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Tinker

The Horatian Ode

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Tinker

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Greek Verse
Latin Verse
The Ode

The Horatian Ode is the Latin descendant of the Aeolic ode, both of which were written to project a tranquil, contemplative tone meant for meditation. Both retain the purpose and formality of all odes, however, the Latin descendant attributed to Horace in 20 BC, is better preserved.

The Horatian Ode is simply a stanzaic form in which all stanzas are structured in the same pattern at the discretion of the poet. (rhyme, meter, number of lines etc.), more technically it is "nonce stanzaic" or a "homostrophic" ode (ode made up of same structured stanzas created specifically for that poem).

Below are the first 2 stanzas of a Horatian Ode On Cromwell's Return from Ireland by Andrew Marvel (1621-1678). It is written in quatrains made up of rhyming couplets, L1, L2 iambic tetrameter, L3, L4 iambic trimeter and indented. The poet could just as well have written the ode in cinquains in iambic pentameter with alternating rhyme and as long as all of the stanzas were the same, it too could be identified as a Horatian Ode.

The forward youth that would appear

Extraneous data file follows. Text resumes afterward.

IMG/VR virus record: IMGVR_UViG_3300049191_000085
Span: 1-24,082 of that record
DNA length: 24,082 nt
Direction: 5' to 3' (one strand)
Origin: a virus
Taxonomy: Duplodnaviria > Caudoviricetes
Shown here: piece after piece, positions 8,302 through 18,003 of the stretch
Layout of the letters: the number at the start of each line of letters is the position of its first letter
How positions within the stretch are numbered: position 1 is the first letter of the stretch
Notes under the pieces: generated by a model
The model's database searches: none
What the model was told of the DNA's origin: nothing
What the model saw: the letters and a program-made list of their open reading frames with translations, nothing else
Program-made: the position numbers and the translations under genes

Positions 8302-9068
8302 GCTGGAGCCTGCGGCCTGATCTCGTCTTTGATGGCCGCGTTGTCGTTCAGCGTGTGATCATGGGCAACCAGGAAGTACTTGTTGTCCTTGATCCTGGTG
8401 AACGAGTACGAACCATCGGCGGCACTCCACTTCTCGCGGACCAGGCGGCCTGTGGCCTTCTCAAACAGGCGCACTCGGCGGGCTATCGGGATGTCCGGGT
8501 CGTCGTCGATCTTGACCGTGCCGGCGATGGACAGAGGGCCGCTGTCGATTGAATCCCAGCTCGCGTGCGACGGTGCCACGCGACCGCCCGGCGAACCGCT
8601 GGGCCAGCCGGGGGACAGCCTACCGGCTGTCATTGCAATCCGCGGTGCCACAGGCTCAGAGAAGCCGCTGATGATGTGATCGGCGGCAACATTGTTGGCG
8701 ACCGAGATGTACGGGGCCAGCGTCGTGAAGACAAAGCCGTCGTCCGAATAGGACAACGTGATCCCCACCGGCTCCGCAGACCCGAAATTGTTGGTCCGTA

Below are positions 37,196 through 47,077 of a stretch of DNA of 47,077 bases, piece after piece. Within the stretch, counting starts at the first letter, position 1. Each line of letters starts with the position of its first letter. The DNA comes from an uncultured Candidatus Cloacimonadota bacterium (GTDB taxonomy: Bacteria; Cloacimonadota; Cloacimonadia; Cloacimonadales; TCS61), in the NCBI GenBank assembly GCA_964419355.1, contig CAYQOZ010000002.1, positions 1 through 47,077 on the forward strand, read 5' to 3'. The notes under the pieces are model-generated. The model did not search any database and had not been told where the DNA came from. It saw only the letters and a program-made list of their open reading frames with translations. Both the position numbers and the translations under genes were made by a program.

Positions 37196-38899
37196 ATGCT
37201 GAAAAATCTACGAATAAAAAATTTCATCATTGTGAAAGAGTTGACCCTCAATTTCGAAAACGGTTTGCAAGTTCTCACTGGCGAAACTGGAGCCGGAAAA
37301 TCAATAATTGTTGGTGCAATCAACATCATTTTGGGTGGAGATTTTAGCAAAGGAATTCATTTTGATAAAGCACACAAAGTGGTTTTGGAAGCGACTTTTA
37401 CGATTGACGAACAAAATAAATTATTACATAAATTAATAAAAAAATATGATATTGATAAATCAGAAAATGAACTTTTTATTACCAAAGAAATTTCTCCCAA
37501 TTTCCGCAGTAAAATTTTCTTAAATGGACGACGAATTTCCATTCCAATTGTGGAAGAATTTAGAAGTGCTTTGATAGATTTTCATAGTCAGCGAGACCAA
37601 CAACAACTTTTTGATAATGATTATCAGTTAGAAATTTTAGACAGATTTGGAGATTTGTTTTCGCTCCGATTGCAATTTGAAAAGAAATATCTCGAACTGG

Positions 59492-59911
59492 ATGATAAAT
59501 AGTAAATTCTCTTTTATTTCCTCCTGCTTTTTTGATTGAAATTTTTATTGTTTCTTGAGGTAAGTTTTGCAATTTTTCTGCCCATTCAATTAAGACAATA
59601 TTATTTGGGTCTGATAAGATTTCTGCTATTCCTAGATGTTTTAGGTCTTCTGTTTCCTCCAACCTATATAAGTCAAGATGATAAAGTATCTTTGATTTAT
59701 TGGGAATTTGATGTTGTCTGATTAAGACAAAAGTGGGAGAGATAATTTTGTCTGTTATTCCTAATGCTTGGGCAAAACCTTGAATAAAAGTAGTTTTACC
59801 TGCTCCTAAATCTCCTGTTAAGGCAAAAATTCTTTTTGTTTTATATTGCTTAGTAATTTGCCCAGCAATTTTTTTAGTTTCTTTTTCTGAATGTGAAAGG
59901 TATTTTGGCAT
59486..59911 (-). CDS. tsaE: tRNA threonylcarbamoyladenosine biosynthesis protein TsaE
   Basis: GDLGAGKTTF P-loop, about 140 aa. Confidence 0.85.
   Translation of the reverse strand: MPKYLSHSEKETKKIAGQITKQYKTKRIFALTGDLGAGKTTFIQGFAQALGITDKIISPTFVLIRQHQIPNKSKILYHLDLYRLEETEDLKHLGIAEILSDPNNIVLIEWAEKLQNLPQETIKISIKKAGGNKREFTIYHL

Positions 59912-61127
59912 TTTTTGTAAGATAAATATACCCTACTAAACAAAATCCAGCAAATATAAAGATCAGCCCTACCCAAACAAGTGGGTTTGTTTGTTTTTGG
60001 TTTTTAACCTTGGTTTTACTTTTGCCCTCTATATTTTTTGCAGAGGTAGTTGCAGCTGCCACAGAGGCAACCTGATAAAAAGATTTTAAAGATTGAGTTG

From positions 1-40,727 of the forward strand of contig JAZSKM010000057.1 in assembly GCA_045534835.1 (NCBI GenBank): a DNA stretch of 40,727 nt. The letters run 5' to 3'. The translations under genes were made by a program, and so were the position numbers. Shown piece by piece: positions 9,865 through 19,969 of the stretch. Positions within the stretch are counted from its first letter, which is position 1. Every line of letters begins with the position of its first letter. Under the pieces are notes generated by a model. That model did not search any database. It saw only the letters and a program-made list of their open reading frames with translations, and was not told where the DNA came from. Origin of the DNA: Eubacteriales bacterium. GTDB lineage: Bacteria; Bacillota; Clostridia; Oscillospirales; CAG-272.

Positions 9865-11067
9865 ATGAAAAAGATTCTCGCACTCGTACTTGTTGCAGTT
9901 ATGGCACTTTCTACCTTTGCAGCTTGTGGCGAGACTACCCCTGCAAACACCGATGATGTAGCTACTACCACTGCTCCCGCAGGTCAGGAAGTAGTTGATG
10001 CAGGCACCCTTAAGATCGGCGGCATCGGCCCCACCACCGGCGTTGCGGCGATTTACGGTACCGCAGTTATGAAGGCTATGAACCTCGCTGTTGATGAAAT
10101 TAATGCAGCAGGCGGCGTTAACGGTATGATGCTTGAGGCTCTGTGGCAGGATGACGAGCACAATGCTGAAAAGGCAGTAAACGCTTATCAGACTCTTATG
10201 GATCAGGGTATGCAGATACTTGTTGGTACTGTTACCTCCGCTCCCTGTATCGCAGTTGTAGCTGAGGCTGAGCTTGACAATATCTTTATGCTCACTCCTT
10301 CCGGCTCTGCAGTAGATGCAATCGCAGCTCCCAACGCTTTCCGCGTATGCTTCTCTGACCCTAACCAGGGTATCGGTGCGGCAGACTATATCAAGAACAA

Must now forsake his Muses dear,
-------Nor in the shadows sing
-------His numbers languishing:

'Tis time to leave the books in dust
And oil th' unusèd armor's rust,
-------Removing from the wall
-------The corselet of the hall.

Or another example of a Horatian Ode is Ode on Solitude by Alexander Pope written in quatrains with alternating rhyme, L1, L2, L3 tetrameter, L4 dimeter.

Happy the man, whose wish and care
A few paternal acres bound,
Content to breathe his native air,
In his own ground.

Whose heards with milk, whose fields with bread,
Whose flocks supply him with attire,
Whose trees in summer yield him shade,
In winter fire.

Blest! who can unconcern'dly find
Hours, days, and years slide soft away,
In health of body, peace of mind,
Quiet by day,

Sound sleep by night; study and ease
Together mix'd; sweet recreation.
And innocence, which most does please,
With meditation.

Thus let me live, unseen, unknown;
Thus unlamented let me dye;
Steal from the world, and not a stone
Tell where I lye.

Here is the stanza written by Horace with his famous phrase, "carpe diem", seize the day! A translation can be found in An Introduction of Poetry, XJ Kennedy and Dana Gioia, 2002, page 335. This has nothing to do with the Horatian Ode but I just thought it would be an interesting footnote.

Odes I (11 )

Tu ne quaesteris---scire nefas quem milu, quem tibi
finem di dederint, Leuconoe, nec Babylonios
temptaris numeros. Ut melius, quicquid erit, pati!
seu plures hiemes, seu tribuit Iuppipter ultiman,
quae nunc oppositis debilitate pumicibus mare
Tyrrhenum, Sapia, vina liques, et spatio brevi
spem longam teseces. Dum loquimur, fugerit invida
aetas: carpe diem, quam minimum credula postero.
                                                - - - Horace 20 BC

The Ode

Odes named for poet or culture of their origin:

Thematic Odes:


~~ © ~~ Poems by Judi Van Gorder ~~

For permission to use this work you can write to Tinker1111@icloud.com

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